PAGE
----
butterflywings said...

I have to say, I find the assumption that female converts to Islam have mental health problems or learning difficulties...problematic. I absolutely agree that feminists shouldn't support every 'choice' a woman makes, but at the same time, it is their choice. In a patriarchy, ALL women make 'choices' that are not ideal, mentally healthy or not. We have to. It's the nature of oppression. Choosing, for example, to wear high heels and make-up doesn't make a woman learning disabled or mentally ill - it's just that she only has so much energy to make the correct feminist decision, and chooses her battles.

Cruella said...

Yes I certainly don't mean to suggest all converts are vulnerable in these ways but rather that radicals might be targeting these groups.

Another issue is that of conversion for marriage. And it's a double-sided issue because some marital conversions may be superficial and staged just to appease family. Mr Cru and I smashed a glass underfoot at our wedding as a not to his Jewish heritage. But we don't really believe or live by the rules of Judaism or anything... For others it's more serious. And I suspect for some people it starts out as one thing and changes as things develop: either because they take and interest in the religion and get further into it or because they find it stifling and restricting and push away from it.

Unknown said...

People with learning difficulties and mental health problems are vulnerable to exploitation and manipulation from many different people, not just missionary organisations - employers, care workers, education authorities, and their own families, to name a few. Then there are all the pundits (politicians, journalists, bloggers) who cash in on the prejudice that such people are incapable of making informed life choices for themselves. The social worker of one of my best friends wrote a report on her that made her recent weekend at a Christian retreat centre sound like a sinister prelude to joining a full-scale cult. My friend is one of the most down-to-earth and self-assured people I've ever met, yet there are people in her life who are all too ready to blame her illness for any choice she makes that doesn't sit neatly with their own prejudices. (Not that they see themselves as prejudiced, of course!) The tragic thing is that these professional 'reports', and not my friend's own account of her experiences, will be given the most weight when it comes to her medical treatment, her social support, and so on. It's a nasty insidious form of silencing, and unfortunately there are too many people in the feminist community who are complicit in it. That much is obvious from Jecadebu's comment - she evidently feels competent to issue psychiatric diagnoses to three women whom she does not know on the basis of their appearance on Big Opinion. The pathologising of dissenting voices is extremely worrying, particularly when it's women doing it to other women.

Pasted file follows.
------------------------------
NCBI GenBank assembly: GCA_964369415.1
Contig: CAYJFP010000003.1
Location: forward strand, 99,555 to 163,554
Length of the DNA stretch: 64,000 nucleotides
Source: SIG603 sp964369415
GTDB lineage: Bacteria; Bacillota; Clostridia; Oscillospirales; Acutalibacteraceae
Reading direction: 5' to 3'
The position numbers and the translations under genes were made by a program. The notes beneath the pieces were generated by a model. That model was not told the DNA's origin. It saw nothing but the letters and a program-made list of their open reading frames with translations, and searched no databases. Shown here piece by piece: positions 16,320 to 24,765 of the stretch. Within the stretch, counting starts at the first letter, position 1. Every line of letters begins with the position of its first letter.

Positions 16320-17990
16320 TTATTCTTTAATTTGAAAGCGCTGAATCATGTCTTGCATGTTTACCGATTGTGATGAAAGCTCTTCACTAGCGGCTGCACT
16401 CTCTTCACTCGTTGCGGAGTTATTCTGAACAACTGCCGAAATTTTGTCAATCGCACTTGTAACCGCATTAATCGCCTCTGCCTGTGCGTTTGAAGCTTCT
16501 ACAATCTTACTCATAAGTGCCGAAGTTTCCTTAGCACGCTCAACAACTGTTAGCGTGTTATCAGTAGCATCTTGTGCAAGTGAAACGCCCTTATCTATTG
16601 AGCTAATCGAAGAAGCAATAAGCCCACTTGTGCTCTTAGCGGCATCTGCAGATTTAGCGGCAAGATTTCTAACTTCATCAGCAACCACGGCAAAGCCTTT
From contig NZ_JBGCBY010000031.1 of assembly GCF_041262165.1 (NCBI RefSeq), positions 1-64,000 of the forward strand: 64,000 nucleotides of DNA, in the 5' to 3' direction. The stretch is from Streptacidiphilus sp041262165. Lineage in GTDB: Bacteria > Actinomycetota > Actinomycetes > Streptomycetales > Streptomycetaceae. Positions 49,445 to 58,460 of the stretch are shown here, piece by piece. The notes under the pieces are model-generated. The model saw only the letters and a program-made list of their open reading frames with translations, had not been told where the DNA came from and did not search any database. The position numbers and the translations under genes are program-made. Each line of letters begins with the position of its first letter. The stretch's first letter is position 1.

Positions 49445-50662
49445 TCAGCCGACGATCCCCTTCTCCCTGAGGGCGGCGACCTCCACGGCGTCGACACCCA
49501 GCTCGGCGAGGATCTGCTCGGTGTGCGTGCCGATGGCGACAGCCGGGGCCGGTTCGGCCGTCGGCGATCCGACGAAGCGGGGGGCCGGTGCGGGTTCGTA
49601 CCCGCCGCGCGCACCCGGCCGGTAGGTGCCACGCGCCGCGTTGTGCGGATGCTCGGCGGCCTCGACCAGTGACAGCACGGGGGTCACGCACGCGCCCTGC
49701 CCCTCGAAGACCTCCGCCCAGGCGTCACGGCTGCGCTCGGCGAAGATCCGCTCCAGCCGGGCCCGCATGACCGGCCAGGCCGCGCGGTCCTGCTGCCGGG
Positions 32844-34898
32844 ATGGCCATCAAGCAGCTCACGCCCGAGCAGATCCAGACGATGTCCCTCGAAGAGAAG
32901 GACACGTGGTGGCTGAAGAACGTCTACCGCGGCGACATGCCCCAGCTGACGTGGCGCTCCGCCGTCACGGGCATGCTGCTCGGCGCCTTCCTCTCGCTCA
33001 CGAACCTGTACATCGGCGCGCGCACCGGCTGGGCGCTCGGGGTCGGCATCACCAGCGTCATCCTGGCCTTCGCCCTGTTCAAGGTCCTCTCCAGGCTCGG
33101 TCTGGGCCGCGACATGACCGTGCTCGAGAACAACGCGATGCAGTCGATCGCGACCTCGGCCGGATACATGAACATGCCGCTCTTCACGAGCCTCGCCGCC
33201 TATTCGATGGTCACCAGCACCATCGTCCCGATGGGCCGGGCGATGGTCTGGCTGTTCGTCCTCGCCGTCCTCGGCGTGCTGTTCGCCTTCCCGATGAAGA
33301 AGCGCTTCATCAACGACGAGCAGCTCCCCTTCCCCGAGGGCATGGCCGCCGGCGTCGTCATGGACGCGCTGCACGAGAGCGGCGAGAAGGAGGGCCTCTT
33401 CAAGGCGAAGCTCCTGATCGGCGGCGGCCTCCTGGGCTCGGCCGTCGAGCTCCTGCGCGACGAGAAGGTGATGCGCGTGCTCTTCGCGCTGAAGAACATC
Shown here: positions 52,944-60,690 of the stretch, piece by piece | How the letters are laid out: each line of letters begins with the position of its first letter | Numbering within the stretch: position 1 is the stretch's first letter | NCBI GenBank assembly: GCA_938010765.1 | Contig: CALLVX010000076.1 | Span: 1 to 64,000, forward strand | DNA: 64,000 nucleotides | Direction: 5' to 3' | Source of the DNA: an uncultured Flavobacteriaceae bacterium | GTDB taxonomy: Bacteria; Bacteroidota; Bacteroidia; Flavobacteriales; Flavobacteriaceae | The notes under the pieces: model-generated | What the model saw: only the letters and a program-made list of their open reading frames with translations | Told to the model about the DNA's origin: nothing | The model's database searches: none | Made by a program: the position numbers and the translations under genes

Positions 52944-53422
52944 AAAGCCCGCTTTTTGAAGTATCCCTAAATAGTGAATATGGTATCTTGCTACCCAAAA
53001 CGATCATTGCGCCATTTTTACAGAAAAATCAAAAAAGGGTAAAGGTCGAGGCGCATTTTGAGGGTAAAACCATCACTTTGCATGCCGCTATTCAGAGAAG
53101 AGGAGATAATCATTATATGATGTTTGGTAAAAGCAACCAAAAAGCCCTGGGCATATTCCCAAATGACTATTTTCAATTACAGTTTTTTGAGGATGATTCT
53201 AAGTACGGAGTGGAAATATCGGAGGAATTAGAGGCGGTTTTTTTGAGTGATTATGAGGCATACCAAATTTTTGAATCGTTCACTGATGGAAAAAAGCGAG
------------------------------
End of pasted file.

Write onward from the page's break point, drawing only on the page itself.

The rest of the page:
Kate, if your aim wasn't to silence the women you were talking to (or at the very least to cast doubt on their ability to make free choices) I don't understand why you mentioned mental illness at all - particularly not in the context of that social worker's message to you. So the SW has four clients who have converted to Islam. But what is her total caseload? Can those four people really be taken as a representative sample? Furthermore, 25% of the population experience mental distress at some point in their lives. That's an enormous number of people. To establish whether there is a link between mental illness and conversion to Islam (particularly radical Islam), you would have to see whether the rate of occurence within the convert community is higher than it is in the general population. Unfortunately, even correlational studies are no guarantee of arriving at the true answer. According to the bare statistics, the rate of schizophrenia and other psychotic illness is far higher amongst black people than it is amongst whites, but I very much doubt that this is because black people are inherently more prone to schizophrenia - it's likely to be due to bias (probably unconscious) on the part of the diagnosing doctor. Equally, most people diagnosed with personality disorders are female. It isn't that males never have complex attachment and emotional problems stemming from infancy; it is just that their behaviour is less likely to be interpreted in this framework.